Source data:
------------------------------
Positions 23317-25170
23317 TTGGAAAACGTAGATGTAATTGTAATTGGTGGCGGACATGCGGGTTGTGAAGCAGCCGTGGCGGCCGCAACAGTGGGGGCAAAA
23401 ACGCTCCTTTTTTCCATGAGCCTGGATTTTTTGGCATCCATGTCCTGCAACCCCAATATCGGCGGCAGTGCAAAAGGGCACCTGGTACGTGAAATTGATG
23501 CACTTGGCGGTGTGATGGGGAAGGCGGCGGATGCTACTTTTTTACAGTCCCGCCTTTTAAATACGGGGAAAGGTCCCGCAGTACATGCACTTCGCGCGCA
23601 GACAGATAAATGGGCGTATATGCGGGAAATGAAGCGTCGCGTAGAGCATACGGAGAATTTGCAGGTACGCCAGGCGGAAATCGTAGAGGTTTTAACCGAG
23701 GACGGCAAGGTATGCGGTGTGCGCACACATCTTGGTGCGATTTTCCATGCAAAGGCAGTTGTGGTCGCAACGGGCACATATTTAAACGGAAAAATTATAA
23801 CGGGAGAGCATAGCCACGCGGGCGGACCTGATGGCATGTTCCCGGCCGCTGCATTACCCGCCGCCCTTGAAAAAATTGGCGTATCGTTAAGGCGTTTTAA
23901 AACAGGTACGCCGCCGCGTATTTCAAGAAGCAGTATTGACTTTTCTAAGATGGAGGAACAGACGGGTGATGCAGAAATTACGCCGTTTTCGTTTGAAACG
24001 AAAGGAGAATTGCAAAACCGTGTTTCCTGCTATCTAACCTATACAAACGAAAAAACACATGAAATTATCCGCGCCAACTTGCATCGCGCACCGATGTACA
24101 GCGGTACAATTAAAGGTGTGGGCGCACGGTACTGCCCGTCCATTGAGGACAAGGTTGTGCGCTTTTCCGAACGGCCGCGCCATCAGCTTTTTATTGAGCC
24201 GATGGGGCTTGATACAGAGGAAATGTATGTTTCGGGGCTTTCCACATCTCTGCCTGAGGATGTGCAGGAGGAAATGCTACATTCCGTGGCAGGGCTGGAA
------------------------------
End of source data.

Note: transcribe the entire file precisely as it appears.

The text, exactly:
Positions 23317-25170
23317 TTGGAAAACGTAGATGTAATTGTAATTGGTGGCGGACATGCGGGTTGTGAAGCAGCCGTGGCGGCCGCAACAGTGGGGGCAAAA
23401 ACGCTCCTTTTTTCCATGAGCCTGGATTTTTTGGCATCCATGTCCTGCAACCCCAATATCGGCGGCAGTGCAAAAGGGCACCTGGTACGTGAAATTGATG
23501 CACTTGGCGGTGTGATGGGGAAGGCGGCGGATGCTACTTTTTTACAGTCCCGCCTTTTAAATACGGGGAAAGGTCCCGCAGTACATGCACTTCGCGCGCA
23601 GACAGATAAATGGGCGTATATGCGGGAAATGAAGCGTCGCGTAGAGCATACGGAGAATTTGCAGGTACGCCAGGCGGAAATCGTAGAGGTTTTAACCGAG
23701 GACGGCAAGGTATGCGGTGTGCGCACACATCTTGGTGCGATTTTCCATGCAAAGGCAGTTGTGGTCGCAACGGGCACATATTTAAACGGAAAAATTATAA
23801 CGGGAGAGCATAGCCACGCGGGCGGACCTGATGGCATGTTCCCGGCCGCTGCATTACCCGCCGCCCTTGAAAAAATTGGCGTATCGTTAAGGCGTTTTAA
23901 AACAGGTACGCCGCCGCGTATTTCAAGAAGCAGTATTGACTTTTCTAAGATGGAGGAACAGACGGGTGATGCAGAAATTACGCCGTTTTCGTTTGAAACG
24001 AAAGGAGAATTGCAAAACCGTGTTTCCTGCTATCTAACCTATACAAACGAAAAAACACATGAAATTATCCGCGCCAACTTGCATCGCGCACCGATGTACA
24101 GCGGTACAATTAAAGGTGTGGGCGCACGGTACTGCCCGTCCATTGAGGACAAGGTTGTGCGCTTTTCCGAACGGCCGCGCCATCAGCTTTTTATTGAGCC
24201 GATGGGGCTTGATACAGAGGAAATGTATGTTTCGGGGCTTTCCACATCTCTGCCTGAGGATGTGCAGGAGGAAATGCTACATTCCGTGGCAGGGCTGGAA